A man who attempted suicide six years ago had the chance to thank his savior earlier this week, thanks to a massive social media campaign that finally ended in a meeting January 28. Jonny Benjamin, now a mental health campaigner, was 20-years-old and newly diagnosed with schizo-affective disorder, a combination of schizophrenia and depression, when he lingered on London’s Waterloo Bridge, thinking of ending his life on a cold winter day in 2008. Things seemed bitterly hopeless for the young man; with the diagnosis, he dropped out of university and questioned his ability to have a family.
It wasn’t until a calm voice invited him to stop what he was doing and truly consider the possibilities that Benjamin was able to realize there was hope. He spent six years fighting his way back to good health, but he’d always wondered about the man who’d changed everything for him. On January 14, Benjamin took to social media, reaching out for the first time to the man who saved him and talking openly about the bleakest time of his life. The #FindMike campaign was geared towards finding Benjamin’s savior, and took on a life of its own as most social media campaigns do.
#FindMike was backed by Rethink Mental Illness, and after a number of television, radio and internet appearances, the campaign went viral in a way no one could have anticipated. The hunt was truly on for Benjamin’s savior, and even though the campaign had grown to worldwide proportions, trending in the United Kingdom, Canada and the United States, it wasn’t until Neil Laybourn’s fiancé saw the campaign and let him know about Benjamin’s tweet that the personal trainer realized the campaign was about Benjamin’s efforts to find him.
The power of the Internet and of social media, in a truly incredible way, connected these two men again in circumstances that were decidedly more positive. By January 28, Laybourn had connected with Benjamin for the first time since that fateful day. It was then that Benjamin could thank his savior for the first time since attempting suicide six years ago.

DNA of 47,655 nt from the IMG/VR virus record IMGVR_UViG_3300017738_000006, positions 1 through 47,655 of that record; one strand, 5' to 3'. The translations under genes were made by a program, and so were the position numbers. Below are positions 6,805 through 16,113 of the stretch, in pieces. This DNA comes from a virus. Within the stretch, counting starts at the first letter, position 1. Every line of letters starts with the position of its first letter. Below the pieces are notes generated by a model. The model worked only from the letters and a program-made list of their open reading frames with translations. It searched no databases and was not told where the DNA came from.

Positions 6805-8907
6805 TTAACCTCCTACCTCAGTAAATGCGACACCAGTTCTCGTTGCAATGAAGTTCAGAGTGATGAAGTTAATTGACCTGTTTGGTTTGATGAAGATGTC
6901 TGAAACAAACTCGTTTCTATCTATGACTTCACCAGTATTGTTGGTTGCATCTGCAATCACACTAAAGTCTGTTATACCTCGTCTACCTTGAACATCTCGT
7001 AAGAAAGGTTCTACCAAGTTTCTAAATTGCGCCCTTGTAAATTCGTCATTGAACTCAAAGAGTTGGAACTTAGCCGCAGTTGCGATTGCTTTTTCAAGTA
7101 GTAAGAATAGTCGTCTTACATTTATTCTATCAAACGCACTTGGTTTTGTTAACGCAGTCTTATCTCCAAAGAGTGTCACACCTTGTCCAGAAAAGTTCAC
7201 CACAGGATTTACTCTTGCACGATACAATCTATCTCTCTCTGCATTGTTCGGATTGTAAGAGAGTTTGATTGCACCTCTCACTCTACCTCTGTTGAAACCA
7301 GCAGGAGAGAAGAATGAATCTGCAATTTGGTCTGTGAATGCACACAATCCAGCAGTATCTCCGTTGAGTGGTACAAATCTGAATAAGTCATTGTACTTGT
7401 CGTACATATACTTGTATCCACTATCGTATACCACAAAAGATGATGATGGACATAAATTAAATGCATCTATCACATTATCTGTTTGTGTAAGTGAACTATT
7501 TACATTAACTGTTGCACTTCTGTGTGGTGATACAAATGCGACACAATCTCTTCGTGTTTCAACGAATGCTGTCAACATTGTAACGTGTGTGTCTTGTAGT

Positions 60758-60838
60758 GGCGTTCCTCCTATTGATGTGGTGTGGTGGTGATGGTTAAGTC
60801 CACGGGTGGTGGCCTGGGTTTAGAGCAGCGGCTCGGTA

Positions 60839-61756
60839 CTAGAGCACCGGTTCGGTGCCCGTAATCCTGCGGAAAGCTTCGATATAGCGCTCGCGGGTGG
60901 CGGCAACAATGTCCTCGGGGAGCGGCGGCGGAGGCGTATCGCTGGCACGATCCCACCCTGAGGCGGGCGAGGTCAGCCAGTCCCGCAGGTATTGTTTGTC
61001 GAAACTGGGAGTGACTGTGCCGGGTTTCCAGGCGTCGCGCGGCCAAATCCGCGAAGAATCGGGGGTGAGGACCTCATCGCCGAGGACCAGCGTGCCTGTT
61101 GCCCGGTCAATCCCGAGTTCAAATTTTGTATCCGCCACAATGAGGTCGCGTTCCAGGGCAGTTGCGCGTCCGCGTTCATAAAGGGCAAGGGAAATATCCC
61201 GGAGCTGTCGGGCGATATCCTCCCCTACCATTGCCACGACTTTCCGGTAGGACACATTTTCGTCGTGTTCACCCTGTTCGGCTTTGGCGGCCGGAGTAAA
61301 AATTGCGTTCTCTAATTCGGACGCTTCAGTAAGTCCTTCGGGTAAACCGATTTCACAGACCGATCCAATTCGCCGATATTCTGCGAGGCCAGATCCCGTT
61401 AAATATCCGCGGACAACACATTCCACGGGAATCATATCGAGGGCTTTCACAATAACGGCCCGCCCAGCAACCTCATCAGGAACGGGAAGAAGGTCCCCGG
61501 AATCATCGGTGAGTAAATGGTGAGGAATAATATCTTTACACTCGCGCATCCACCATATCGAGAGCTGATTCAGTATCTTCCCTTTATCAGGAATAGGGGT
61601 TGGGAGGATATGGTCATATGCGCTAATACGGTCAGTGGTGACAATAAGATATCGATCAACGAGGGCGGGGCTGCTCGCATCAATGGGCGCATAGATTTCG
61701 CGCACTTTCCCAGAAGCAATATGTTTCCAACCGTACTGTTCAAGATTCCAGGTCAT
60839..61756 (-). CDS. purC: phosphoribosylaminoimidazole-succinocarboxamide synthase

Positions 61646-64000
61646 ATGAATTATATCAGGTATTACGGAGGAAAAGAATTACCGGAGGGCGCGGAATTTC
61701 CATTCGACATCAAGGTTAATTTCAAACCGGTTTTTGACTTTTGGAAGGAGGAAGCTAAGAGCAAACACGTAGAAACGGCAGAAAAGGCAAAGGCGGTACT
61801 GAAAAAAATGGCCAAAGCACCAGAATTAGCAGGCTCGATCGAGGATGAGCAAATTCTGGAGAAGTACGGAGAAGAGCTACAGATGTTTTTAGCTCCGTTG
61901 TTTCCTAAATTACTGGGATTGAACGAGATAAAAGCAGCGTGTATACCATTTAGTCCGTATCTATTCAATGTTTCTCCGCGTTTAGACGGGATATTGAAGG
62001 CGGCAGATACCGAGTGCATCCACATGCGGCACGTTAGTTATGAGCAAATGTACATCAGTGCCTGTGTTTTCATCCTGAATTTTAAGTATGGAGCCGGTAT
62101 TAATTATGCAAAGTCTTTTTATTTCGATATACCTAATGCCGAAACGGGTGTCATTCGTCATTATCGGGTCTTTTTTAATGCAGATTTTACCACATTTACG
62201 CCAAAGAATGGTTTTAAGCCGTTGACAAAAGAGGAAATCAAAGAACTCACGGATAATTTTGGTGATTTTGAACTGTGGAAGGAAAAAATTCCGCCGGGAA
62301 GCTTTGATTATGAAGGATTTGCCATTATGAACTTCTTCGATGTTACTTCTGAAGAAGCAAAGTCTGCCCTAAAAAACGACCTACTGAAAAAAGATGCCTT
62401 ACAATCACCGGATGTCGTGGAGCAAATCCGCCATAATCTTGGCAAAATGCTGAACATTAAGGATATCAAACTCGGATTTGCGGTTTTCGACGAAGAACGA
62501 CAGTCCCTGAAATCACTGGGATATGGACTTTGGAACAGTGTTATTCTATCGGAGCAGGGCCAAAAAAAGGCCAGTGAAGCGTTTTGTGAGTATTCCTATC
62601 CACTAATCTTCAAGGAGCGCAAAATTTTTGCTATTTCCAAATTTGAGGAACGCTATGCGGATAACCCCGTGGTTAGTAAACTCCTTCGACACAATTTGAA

Suicide rates for males in the United Kingdom are roughly three to five times higher than their female counterparts, and while the 30 to 44 age bracket is the one that sees the highest number of suicide attempts, Benjamin’s case is not an exception to the rule. The suicide rates for males are at its highest since 2002, according to the Samaritans report from 2011. One of the biggest issues in securing accurate statistics is that suicide is a form of violence that is widely underreported, likely due to the societal stigma that continues to affect it.
For Benjamin, the man who attempted suicide six years ago and was able to thank his savior earlier this week, meeting Laybourn was one of the most emotionally moving experiences of his life. Laybourn has offered to be Benjamin’s personal trainer and the two are beginning to get to know each other after meeting six years ago under unlikely circumstances. If it hadn’t been for Laybourn’s simple act of compassion, Benjamin acknowledges he may not have become the successful mental health advocate he now is.
By Christina St-Jean